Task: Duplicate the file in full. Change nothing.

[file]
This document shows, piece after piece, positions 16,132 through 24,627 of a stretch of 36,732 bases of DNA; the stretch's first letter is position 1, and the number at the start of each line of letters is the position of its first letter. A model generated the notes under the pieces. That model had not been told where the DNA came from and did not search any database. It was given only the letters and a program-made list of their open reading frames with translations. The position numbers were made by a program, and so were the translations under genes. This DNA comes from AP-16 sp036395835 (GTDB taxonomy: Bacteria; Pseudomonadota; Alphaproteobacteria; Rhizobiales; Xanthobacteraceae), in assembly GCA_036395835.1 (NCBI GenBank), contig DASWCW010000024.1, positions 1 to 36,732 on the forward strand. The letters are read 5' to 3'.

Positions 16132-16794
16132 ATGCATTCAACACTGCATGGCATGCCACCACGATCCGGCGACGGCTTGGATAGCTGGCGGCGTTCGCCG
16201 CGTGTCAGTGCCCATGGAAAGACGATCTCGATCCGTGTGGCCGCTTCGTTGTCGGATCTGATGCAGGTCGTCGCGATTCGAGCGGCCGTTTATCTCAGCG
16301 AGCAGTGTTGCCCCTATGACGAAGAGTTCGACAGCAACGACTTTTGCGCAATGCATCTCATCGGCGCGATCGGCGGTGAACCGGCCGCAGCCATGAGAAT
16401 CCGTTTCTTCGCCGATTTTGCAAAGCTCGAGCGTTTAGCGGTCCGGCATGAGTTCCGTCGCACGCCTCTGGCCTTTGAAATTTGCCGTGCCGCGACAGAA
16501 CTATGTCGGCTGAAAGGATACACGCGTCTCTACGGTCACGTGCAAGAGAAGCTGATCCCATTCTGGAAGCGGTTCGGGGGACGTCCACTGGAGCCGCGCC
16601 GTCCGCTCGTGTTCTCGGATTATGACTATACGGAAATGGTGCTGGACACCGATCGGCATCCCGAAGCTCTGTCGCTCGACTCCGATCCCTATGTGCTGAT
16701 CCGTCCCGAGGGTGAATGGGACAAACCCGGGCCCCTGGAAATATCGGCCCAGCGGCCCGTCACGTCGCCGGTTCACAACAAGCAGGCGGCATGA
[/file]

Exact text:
This document shows, piece after piece, positions 16,132 through 24,627 of a stretch of 36,732 bases of DNA; the stretch's first letter is position 1, and the number at the start of each line of letters is the position of its first letter. A model generated the notes under the pieces. That model had not been told where the DNA came from and did not search any database. It was given only the letters and a program-made list of their open reading frames with translations. The position numbers were made by a program, and so were the translations under genes. This DNA comes from AP-16 sp036395835 (GTDB taxonomy: Bacteria; Pseudomonadota; Alphaproteobacteria; Rhizobiales; Xanthobacteraceae), in assembly GCA_036395835.1 (NCBI GenBank), contig DASWCW010000024.1, positions 1 to 36,732 on the forward strand. The letters are read 5' to 3'.

Positions 16132-16794
16132 ATGCATTCAACACTGCATGGCATGCCACCACGATCCGGCGACGGCTTGGATAGCTGGCGGCGTTCGCCG
16201 CGTGTCAGTGCCCATGGAAAGACGATCTCGATCCGTGTGGCCGCTTCGTTGTCGGATCTGATGCAGGTCGTCGCGATTCGAGCGGCCGTTTATCTCAGCG
16301 AGCAGTGTTGCCCCTATGACGAAGAGTTCGACAGCAACGACTTTTGCGCAATGCATCTCATCGGCGCGATCGGCGGTGAACCGGCCGCAGCCATGAGAAT
16401 CCGTTTCTTCGCCGATTTTGCAAAGCTCGAGCGTTTAGCGGTCCGGCATGAGTTCCGTCGCACGCCTCTGGCCTTTGAAATTTGCCGTGCCGCGACAGAA
16501 CTATGTCGGCTGAAAGGATACACGCGTCTCTACGGTCACGTGCAAGAGAAGCTGATCCCATTCTGGAAGCGGTTCGGGGGACGTCCACTGGAGCCGCGCC
16601 GTCCGCTCGTGTTCTCGGATTATGACTATACGGAAATGGTGCTGGACACCGATCGGCATCCCGAAGCTCTGTCGCTCGACTCCGATCCCTATGTGCTGAT
16701 CCGTCCCGAGGGTGAATGGGACAAACCCGGGCCCCTGGAAATATCGGCCCAGCGGCCCGTCACGTCGCCGGTTCACAACAAGCAGGCGGCATGA